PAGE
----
This invention relates to a novel pharmaceutical composition, a microcapsule/sphere formulation, which comprises an antigen encapsulated within a biodegradable polymeric matrix, such as poly(DL-lactide co glycolide) (PLG), wherein the relative ratio between the lactide and glycolide component of the PLG is within the range of 52:48 to 0:100, and its use, as a vaccine, in the effective induction of antiviral immune responses comprising both virus-specific cytotoxic T lymphocytes and antibodies reactive against native viral antigens. In the practice of this invention, applicants found that when a complex (oligomeric) native envelope protein of HIV-1 was encapsulated in PLG microspheres, it retained its native antigenicity and function upon its release in vitro. Furthermore, when used as a vaccine in animals, this product elicited HIV-specific cytotoxic T lymphocytes and antibodies reactive with native (oligomeric) HIV-1 envelope protein.
The following examples illustrate the invention:
Materials and Methods
Immunogens. Non-CD4-binding, baculo-expressed, recombinant gp 160IIIB (rgp 160) was obtained from MicroGeneSys (Meriden, Conn.). CD4-binding, oligomeric gp 160 CDC451 (o-gp 160) was obtained from Advanced BioScience Laboratories (Kensington, Md.).
Microencapsulation of immunogens: PLG microspheres ranging from 1 to 20 um in diameter and containing a 0.5 to 1.0% antigen core load were prepared by a solvent extractive method. The solvent extraction method involves dissolving the viral antigen and sucrose (1:4 ratio w:w) in 1 ml of deionized water. This solution is flash frozen and lyophilized. The resulting antigen-loaded sucrose particles are resuspended in acetonitrile and mixed into PLG copolymer dissolved in acetonitrile. This antigen-polymer mixture is then emulsifyed into heavy mineral oil, transferred into heptane and mixed for 30 min to extract the oil and acetonitrile from the nascent spheres. The spheres are harvested by centrifugation, washed three times in heptane and dried overnight under vacuum. Microsphere size was determined by both light and scanning electron microscopy. The antigen core load was determined by quantitative amino acid analysis of the microspheres following complete hydrolysis in 6N hydrochloric acid.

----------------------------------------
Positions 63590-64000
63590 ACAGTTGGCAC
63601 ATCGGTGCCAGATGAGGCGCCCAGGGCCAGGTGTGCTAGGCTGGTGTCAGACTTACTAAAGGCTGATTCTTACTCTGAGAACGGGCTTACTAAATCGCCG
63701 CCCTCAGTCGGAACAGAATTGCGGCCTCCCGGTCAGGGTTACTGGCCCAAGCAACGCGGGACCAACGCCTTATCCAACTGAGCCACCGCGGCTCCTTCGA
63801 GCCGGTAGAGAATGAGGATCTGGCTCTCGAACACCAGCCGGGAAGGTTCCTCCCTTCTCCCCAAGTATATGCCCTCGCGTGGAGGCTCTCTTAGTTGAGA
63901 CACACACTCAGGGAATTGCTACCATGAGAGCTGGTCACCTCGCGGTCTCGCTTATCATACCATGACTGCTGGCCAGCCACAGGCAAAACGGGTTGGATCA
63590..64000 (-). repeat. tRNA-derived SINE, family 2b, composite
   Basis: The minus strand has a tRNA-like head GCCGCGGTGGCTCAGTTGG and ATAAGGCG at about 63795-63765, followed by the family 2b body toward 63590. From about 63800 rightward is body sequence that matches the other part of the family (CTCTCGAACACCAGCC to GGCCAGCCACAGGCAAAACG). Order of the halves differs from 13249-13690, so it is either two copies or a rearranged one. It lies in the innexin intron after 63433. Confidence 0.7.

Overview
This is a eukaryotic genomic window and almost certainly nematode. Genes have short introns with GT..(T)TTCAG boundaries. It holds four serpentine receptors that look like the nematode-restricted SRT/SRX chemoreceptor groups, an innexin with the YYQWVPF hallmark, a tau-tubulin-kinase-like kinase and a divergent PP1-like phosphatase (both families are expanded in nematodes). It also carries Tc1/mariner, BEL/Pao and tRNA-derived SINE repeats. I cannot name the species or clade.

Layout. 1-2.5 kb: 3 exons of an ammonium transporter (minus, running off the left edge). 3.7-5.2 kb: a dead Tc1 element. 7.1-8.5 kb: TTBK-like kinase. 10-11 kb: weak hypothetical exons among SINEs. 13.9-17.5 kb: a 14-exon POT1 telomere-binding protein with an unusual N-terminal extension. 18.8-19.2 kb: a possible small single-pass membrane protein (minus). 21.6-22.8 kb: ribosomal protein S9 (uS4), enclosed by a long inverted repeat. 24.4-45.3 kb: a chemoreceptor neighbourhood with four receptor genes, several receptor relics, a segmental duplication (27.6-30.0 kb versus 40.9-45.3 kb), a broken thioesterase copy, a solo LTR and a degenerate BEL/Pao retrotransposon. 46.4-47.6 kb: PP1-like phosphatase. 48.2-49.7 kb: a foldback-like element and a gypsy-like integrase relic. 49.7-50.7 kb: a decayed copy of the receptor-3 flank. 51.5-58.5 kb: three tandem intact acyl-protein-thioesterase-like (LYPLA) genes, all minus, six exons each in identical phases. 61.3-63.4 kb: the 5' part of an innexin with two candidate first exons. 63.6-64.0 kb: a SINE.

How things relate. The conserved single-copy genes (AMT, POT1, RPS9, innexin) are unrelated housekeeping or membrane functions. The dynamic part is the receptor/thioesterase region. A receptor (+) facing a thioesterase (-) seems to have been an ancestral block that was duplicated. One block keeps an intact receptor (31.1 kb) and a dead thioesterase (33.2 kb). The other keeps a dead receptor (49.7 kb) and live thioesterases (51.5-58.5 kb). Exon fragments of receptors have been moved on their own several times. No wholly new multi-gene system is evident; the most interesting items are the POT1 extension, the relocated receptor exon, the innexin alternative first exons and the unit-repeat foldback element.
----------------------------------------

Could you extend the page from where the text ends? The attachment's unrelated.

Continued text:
Analysis of immunogen spontaneously released from microspheres in vitro by binding to soluble CD4 and recognition by HIV-positive patient serum. PLG microspheres loaded with native (oligomeric) gp 160 were suspended in phosphate-buffered saline, pH 7.4 (PBS), incubated at 37 C. for 3 h, and then at 4 C overnight. The microspheres were then sedimented by centrifugation (2 min at 200×g), the supernatants harvested, and the released gp 160 assayed for binding to CD4 and recognition by HIV-positive patient serum by surface plasmon resonance (described below). A sample of the stock protein used for microencapsulation was assayed for comparison.
Immunization of animals. HIV-seronegative, 8-10 week old NZW rabbits were immunized intramuscularly with rgp 160- or o-gp 160-loaded PLG microspheres suspended in PBS or with alum-adjuvanted rgp 160 in PBS. Groups receiving rgp 160-loaded microspheres (n=2) were primed with 50 ug of immunogen on day 0 and boosted with 25 ug on day 42. Groups receiving o-gp 160-loaded microspheres (n=3) were primed with 70 ug of immunogen on day 0 and boosted with 35 ug on day 56. Groups receiving alum-adjuvanted rgp 160 (n=2) got 85 ug of immunogen on days 0, 7, and 28.
BALB/c mice were immunized subcutaneously with rgp 160-loaded PLG microspheres suspended in PBS or with alum-adjuvanted rgp 160 in PBS. The mice in all groups (n=4) received 10 ug of immunogen on days 0 and 21.
Determination of the ratio of antibody binding to "native"/denatured rgp 120IIIB measured by surface plasmon resonance (SPR). Real-time binding interactions between ligand (gp 120 covalently linked to a biosensor matrix) and ligate (Abs in solution) were measured using surface plasmon resonance (BIAcore, Pharmacia Biosensor, Piscataway, N.J.). "Native"rgp 120(IIIB) (Genentech, South San Francisco, Calif.) or reduced, carboxymethylated (denatured) rgp 120(IIIB) (Genentech) was covalently linked to the biosensor dextran matrix. Sera and mAbs were diluted in HBS running buffer (10 mM HEPES, 150 mM NaCl, 3.4 mM EDTA, 0.05% (BIAcore) surfactant P20, pH 7.4) and injected through the dextran matrices at a flow rate of 5 ul/min. The binding value of each serum or mAb was measured in resonance units (RU), and the "native"/denatured gp 120 ratios were determined by dividing the corresponding RU values and correcting for small differences in matrix concentration. Controls included an HIV-positive patient serum and mAb 1c1.